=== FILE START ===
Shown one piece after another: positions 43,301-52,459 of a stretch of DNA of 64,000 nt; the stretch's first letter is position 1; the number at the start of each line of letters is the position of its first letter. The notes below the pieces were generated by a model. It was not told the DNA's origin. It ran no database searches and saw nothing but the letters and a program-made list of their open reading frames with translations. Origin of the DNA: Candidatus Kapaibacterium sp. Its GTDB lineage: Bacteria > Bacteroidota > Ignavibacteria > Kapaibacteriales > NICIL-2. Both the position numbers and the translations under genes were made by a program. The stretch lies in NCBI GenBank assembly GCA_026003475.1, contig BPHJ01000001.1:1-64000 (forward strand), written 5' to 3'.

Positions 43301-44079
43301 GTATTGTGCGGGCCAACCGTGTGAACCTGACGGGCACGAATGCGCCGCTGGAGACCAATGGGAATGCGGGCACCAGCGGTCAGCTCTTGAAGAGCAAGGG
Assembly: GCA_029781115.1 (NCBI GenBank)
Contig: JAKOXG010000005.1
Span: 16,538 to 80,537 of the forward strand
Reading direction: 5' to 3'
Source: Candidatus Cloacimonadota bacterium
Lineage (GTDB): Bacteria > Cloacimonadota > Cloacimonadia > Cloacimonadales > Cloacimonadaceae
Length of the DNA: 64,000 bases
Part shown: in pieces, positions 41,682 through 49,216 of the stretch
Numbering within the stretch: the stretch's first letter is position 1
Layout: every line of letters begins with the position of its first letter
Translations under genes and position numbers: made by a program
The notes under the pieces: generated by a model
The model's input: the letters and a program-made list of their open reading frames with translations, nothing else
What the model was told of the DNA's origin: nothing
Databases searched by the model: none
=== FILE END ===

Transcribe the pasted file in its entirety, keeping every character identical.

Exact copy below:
Shown one piece after another: positions 43,301-52,459 of a stretch of DNA of 64,000 nt; the stretch's first letter is position 1; the number at the start of each line of letters is the position of its first letter. The notes below the pieces were generated by a model. It was not told the DNA's origin. It ran no database searches and saw nothing but the letters and a program-made list of their open reading frames with translations. Origin of the DNA: Candidatus Kapaibacterium sp. Its GTDB lineage: Bacteria > Bacteroidota > Ignavibacteria > Kapaibacteriales > NICIL-2. Both the position numbers and the translations under genes were made by a program. The stretch lies in NCBI GenBank assembly GCA_026003475.1, contig BPHJ01000001.1:1-64000 (forward strand), written 5' to 3'.

Positions 43301-44079
43301 GTATTGTGCGGGCCAACCGTGTGAACCTGACGGGCACGAATGCGCCGCTGGAGACCAATGGGAATGCGGGCACCAGCGGTCAGCTCTTGAAGAGCAAGGG
Assembly: GCA_029781115.1 (NCBI GenBank)
Contig: JAKOXG010000005.1
Span: 16,538 to 80,537 of the forward strand
Reading direction: 5' to 3'
Source: Candidatus Cloacimonadota bacterium
Lineage (GTDB): Bacteria > Cloacimonadota > Cloacimonadia > Cloacimonadales > Cloacimonadaceae
Length of the DNA: 64,000 bases
Part shown: in pieces, positions 41,682 through 49,216 of the stretch
Numbering within the stretch: the stretch's first letter is position 1
Layout: every line of letters begins with the position of its first letter
Translations under genes and position numbers: made by a program
The notes under the pieces: generated by a model
The model's input: the letters and a program-made list of their open reading frames with translations, nothing else
What the model was told of the DNA's origin: nothing
Databases searched by the model: none